- 1 What is John Agard’s most famous poem?
- 2 What are John Agard’s poems about?
- 3 What type of poetry does John Agard write?
- 4 Why is Agard famous?
- 5 What is the message of half-caste?
- 6 What influenced John Agard?
- 7 What is the message of checking out me history?
- 8 What is in a name poem?
- 9 Was Guyana a British colony?
- 10 What is the purpose of oral poetry?
- 11 Who is the narrator talking to in half caste?
- 12 When did Agard move to Britain?
- 13 Why did John Agard write check out history?
What is John Agard’s most famous poem?
“Explain yuself / wha yu mean / when yu say half-caste / yu mean when picasso / mix red an green / is a half-caste canvas?” So questions the narrator of John Agard’s well-known poem ‘Half-caste’, a wry, imaginative and darkly comic take on racial misconceptions and divisions.
What are John Agard’s poems about?
About John Agard
Born in Guyana in the Caribbean, John moved to Britain in the 1970s and has written lots about what it was like to leave home and the history of the Caribbean, as well as telling stories of his childhood and the myths and legends of Guyana.
What type of poetry does John Agard write?
A unique and energetic force in contemporary British poetry, John Agard’s poems combine acute social observation, puckish wit and a riotous imagination to thrilling effect. Born in Guyana, South America in 1949, Agard moved to Britain in the late seventies.
Why is Agard famous?
Agard was born in Guyana in 1949 and arrived in Britain in the mid-1970s. He has won many awards and his work is a staple of the GCSE syllabus. Along with WH Auden and Philip Larkin, he is a recipient of the Queen’s Gold Medal for Poetry—only the second black writer to receive this honour.
What is the message of half-caste?
This is a poem about asserting your identity against others who would ‘bring you down’. John Agard was born in Guyana in 1949, with a Caribbean father and a Portuguese mother (he is of mixed race). In 1977, he moved to Britain, where he became angry with people who referred to him as ‘half-caste’.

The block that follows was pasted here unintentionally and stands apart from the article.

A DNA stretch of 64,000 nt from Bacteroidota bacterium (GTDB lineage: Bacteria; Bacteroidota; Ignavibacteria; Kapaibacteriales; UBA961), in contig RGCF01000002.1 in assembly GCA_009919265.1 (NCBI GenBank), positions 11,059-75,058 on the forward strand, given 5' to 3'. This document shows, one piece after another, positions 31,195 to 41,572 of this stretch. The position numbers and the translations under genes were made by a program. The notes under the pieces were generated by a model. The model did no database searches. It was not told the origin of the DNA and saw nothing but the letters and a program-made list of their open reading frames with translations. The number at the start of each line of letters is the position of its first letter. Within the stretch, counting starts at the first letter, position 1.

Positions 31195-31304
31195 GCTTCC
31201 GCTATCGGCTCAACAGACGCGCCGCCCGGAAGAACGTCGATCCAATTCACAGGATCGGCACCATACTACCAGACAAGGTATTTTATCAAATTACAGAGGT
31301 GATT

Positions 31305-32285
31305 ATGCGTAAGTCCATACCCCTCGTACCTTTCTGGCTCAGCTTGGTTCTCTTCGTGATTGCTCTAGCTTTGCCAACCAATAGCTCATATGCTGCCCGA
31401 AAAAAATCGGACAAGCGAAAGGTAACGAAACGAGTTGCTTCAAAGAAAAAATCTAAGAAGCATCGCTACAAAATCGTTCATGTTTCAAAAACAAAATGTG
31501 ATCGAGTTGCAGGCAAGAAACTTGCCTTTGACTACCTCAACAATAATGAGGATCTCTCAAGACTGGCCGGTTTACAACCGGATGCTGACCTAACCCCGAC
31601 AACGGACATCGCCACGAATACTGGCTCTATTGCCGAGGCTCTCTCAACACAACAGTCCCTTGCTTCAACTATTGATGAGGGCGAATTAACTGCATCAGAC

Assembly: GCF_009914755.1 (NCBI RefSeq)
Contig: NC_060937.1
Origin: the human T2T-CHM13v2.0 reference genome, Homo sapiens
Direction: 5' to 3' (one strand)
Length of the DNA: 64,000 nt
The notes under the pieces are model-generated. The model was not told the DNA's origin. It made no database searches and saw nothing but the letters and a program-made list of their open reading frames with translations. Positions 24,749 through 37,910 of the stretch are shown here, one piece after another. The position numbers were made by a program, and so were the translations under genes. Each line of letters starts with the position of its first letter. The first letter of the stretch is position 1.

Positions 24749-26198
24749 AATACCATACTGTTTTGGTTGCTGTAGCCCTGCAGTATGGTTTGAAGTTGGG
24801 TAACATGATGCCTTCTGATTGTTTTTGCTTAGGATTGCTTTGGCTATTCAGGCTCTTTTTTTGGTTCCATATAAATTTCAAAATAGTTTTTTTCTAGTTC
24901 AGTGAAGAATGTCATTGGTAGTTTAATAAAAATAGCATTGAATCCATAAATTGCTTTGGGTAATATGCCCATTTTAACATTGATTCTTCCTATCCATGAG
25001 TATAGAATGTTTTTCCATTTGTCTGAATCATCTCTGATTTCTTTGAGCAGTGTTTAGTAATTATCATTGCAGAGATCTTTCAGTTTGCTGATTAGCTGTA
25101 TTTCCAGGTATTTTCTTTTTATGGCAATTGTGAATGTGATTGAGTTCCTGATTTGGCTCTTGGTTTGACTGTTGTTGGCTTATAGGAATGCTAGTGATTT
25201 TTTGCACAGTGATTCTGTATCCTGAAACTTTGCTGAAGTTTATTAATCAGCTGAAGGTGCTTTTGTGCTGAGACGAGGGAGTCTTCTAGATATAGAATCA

What influenced John Agard?
He has spent more time living in Britain than his native homeland, yet he is still heavily influenced by his upbringing in Guyana. As a result, he says continents fill his head space and inspire his creativity. I ask him if he has had to contend with racial prejudice in Britain.
What is the message of checking out me history?
“Checking Out Me History” was written by the British Guyanese poet John Agard and first published in 2005, in the collection Half-Caste. The poem focuses on the holes in the British colonial education system—particularly that system’s omission of important figures from African, Caribbean, and indigenous history.
What is in a name poem?
A Name Poem is a great “first poem” because it has a framework that the writer can work with. As you can see from the image of my poem, it is a vertical poem where each letter of my name is the first letter of a word that opens a sentence.
Was Guyana a British colony?
Source for 1924 area and population: British Guiana was a British colony, part of the mainland British West Indies, which resides on the northern coast of South America. Since 1966 it has been known as the independent nation of Guyana.
What is the purpose of oral poetry?
Oral poetry is a form of poetry that is composed and transmitted without the aid of writing. The complex relationships between written and spoken literature in some societies can make this definition hard to maintain.
Who is the narrator talking to in half caste?
Agard uses an allusion to further his point in his third example. The speaker asks the person to whom he’s speaking if Tchaikovsky, a famous Russian composer, created half-caste symphonies because he mixed the black and white keys of the piano as he wrote his masterpieces.
When did Agard move to Britain?
Biographical information John Agard (born June 21, 1949) is a playwright, poet, and children’s writer from Guyana, who moved to England in 1977.
Why did John Agard write check out history?
Based on the content of the poem, it is reasonable to think it is inspired by Agard’s African-Guyanese upbringing and his outlook on racial and colonial discriminations that made for common themes throughout his works.